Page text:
The Distance Between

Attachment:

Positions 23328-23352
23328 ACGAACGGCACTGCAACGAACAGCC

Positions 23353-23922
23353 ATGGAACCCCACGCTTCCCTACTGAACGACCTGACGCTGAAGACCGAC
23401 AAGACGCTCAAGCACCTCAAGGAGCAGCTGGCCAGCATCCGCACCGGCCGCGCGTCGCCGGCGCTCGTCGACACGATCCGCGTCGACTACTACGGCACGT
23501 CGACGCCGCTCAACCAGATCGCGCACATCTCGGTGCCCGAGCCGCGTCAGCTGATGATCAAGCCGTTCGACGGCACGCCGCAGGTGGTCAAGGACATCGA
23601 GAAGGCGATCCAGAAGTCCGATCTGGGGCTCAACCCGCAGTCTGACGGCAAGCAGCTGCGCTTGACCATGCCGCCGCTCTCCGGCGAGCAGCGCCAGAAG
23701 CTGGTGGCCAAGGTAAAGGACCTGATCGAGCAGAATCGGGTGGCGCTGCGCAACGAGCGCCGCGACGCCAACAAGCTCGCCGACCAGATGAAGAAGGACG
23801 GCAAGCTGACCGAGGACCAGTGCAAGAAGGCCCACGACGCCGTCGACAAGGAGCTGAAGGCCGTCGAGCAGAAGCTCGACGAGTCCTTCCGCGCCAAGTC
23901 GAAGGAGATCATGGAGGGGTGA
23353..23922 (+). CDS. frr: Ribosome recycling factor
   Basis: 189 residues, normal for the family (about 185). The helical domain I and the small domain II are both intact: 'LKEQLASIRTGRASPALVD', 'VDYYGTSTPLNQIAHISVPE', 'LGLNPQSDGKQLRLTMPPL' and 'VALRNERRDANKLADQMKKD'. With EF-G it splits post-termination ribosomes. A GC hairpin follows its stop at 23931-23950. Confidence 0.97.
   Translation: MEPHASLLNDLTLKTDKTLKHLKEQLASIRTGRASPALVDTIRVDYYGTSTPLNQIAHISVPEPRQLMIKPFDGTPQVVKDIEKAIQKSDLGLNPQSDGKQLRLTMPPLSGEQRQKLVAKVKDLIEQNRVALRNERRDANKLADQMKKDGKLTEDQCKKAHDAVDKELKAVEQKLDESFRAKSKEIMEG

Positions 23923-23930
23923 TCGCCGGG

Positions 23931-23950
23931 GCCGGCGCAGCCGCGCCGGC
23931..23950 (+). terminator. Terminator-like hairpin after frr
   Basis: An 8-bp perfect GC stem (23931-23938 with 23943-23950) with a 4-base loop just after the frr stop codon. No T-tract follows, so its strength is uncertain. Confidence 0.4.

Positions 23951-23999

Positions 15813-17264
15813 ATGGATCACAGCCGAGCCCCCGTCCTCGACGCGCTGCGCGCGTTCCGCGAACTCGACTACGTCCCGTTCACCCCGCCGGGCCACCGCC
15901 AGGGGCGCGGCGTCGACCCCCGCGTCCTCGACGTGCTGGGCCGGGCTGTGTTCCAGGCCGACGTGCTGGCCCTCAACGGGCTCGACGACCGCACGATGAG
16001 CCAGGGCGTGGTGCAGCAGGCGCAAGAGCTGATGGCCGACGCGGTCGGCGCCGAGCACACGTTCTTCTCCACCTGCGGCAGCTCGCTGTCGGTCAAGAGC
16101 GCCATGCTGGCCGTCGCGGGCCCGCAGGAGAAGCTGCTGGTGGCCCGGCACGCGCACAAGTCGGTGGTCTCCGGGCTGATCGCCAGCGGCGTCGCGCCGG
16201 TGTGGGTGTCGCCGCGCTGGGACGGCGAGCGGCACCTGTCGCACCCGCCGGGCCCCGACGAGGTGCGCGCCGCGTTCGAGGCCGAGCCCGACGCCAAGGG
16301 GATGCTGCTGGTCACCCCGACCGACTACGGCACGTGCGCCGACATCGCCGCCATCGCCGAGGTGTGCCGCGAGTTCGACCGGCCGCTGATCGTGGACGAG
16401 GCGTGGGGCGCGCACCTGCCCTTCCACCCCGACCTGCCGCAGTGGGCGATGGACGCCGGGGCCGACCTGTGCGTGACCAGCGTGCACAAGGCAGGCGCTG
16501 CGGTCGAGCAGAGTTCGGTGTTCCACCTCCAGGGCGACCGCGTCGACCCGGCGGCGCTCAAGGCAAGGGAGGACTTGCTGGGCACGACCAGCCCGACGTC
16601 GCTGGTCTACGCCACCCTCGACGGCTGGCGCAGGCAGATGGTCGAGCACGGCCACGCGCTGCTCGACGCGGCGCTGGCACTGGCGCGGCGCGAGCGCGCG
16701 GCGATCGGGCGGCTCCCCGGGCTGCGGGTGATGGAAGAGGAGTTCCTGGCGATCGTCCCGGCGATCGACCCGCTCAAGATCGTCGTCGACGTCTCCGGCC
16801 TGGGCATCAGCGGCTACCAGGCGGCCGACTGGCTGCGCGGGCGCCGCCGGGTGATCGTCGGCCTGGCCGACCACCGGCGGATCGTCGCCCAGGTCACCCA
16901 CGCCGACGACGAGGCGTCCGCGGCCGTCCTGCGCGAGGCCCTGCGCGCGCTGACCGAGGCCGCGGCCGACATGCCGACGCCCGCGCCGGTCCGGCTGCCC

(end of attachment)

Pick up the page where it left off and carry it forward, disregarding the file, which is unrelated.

Each and every child has a different relationship with his or her father. A fathers relationship is like a snowflake; there could be big or small differences but will never be the exact same as anyone else’s. In Alison Bechdel’s Fun Home she provides a plethora of archives that produce her ultimate insight on her relationship with her father. When reading the book many questions about the relationship between her and her father are answered without the use of words. The artwork on each page allows the reader to conclude and assume emotions that may have been present without actually writing the way that he or she was feeling. She uses the pictures to give the reader a stronger and closer impression. Despite how simple the cliché of a Love-Hate relationship is, that is epitome of her and her father. Although Alison’s relationship with her father was relatable in more ways than not, it was still anything but ordinary. Towards the beginning of the book she wrote, “Dad considered us extensions of his own body, like precision robot arms.” (13). This was written after pages of her father giving her and her brothers many chores to do in order to get his house into shape. This is what really set the tone of the book for me. After the first chapter I felt like she had expressed her feelings of her father well enough to assume that he was going to always be that way. She didn’t have to state the fact that her dad was distant from her, her drawings and expressions told the story alone. Bechdel uses more than the drawings to produce a strong image of what was going on in her past. She also references many books, television shows, and movies. When she references the books it produces a strong image because as the reader, I assume that she is an impressionable little girl who is reading such intense books. She often recreates the scenes of her childhood, which is ultimately preserving her past. Because Bechdel wrote through her perspective the...
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